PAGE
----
Recommendations to parliamentary committee reviewing Bill C-69
Bill C-69 is being pushed through parliamentary Committee hearings at an unprecedented rate. We are worried that parts of this Bill, and especially those related to navigable waters, will go without adequate review and improvement.
That is why we are calling on the Standing Committee on Environment and Sustainable Development to allocate time for each proposed Act within Bill C-69.
On April 6th, the Canadian Freshwater Alliance provided a written submission to the Committee focussing on amendments to strengthen the proposed Canadian Navigable Waters Act.
See the full Canadian Freshwater Alliance submission here.
These four amendments would strengthen the Canadian Navigable Waters Act and truly protect all navigable waters:
- Require the consideration of environmental impacts in all approval decisions.
- Require all projects, non-minor, on all navigable waters to undergo federal approval.
- Track the cumulative impact of all projects (including minor works) via a publicly accessible online registry.
- Enable shared decision-making with Canada’s First Nations, Inuit and Métis peoples on all navigable waters esp. those crossing through their traditional territories.
In February, the federal government introduced Bill C-69, An Act to enact the Impact Assessment Act and the Canadian Energy Regulator Act, to amend the Navigation Protection Act and to make consequential amendments to other Acts, which proposes changes to Canada’s water, environmental and energy legislation.
When changes to these laws were introduced between 2009 and 2012, navigable waters lost important protections in the form of environmental assessment triggers and federal approval for all developments that could impede navigation.
The new legislation does once again require approval for major works on navigable waters (which is an improvement). But, the Act stops short of protecting the environmental, social, and cultural value of ALL navigable waters. Remember that controversial "Schedule of waters" - a list of 164 water bodies that received protections under the Act? It has survived proposed amendments. Now many developments on waters not listed in the "Schedule" can bypass federal approval by simply issuing a public notice of the intended work. If no public interest is voiced in this period, then a project can proceed with no additional federal approval. It is clear that we can do better for Canada’s iconic waterways.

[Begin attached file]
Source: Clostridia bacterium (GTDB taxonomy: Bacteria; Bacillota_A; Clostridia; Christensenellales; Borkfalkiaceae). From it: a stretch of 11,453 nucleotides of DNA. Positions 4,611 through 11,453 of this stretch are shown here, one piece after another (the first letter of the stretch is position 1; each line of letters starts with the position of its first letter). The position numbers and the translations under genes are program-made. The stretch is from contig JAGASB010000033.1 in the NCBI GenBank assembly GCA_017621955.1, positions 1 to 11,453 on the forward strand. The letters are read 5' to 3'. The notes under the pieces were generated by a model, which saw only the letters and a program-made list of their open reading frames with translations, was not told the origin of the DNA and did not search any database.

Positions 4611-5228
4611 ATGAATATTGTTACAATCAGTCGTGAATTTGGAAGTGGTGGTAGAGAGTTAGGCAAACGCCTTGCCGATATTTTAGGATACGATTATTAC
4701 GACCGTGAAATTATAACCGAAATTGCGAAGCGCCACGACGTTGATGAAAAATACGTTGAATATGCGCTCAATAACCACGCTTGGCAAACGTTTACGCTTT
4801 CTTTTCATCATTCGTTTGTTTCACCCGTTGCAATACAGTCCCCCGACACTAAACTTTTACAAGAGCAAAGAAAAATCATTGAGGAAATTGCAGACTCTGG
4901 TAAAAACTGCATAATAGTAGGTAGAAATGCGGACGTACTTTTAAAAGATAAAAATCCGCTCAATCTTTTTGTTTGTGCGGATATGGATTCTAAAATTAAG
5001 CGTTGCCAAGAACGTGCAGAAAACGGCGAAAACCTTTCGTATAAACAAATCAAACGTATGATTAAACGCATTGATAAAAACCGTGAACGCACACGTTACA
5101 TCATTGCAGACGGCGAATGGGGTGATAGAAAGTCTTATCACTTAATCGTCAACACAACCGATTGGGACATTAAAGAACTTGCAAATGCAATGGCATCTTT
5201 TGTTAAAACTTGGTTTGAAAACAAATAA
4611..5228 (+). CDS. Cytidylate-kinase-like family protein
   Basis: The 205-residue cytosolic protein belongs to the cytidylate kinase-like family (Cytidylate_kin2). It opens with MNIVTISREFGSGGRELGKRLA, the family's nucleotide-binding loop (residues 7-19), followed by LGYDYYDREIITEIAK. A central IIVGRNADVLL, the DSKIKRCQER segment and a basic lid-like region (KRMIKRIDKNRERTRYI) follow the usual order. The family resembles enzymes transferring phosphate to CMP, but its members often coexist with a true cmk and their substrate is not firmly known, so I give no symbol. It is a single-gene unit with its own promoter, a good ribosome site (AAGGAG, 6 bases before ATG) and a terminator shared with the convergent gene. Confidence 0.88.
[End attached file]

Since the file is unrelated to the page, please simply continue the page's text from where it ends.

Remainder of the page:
Please join us and write your elected representative today. Ask them to support these four simple amendments that would deepen protections for ALL of Canada’s navigable waterways.
We have a window over the next few weeks to inspire our elected MPs, and members of the Environment and Sustainable Development Committee, to strengthen these laws and stand up for Canada’s iconic waterways.
The Canadian Freshwater Alliance has actively followed environmental law reforms since the first legislative changes to the Navigable Waters Protection Act and will continue to engage with the federal government to ensure that the proposed Canadian Navigable Waters Act leaves no waters behind.
With the help of people across the country, we identified over 200 waterways of recreational value that were not listed in the Schedule of the Navigation Protection Act. Many of the excluded rivers identified are popular tourism destinations that help stimulate local economies (especially in the North).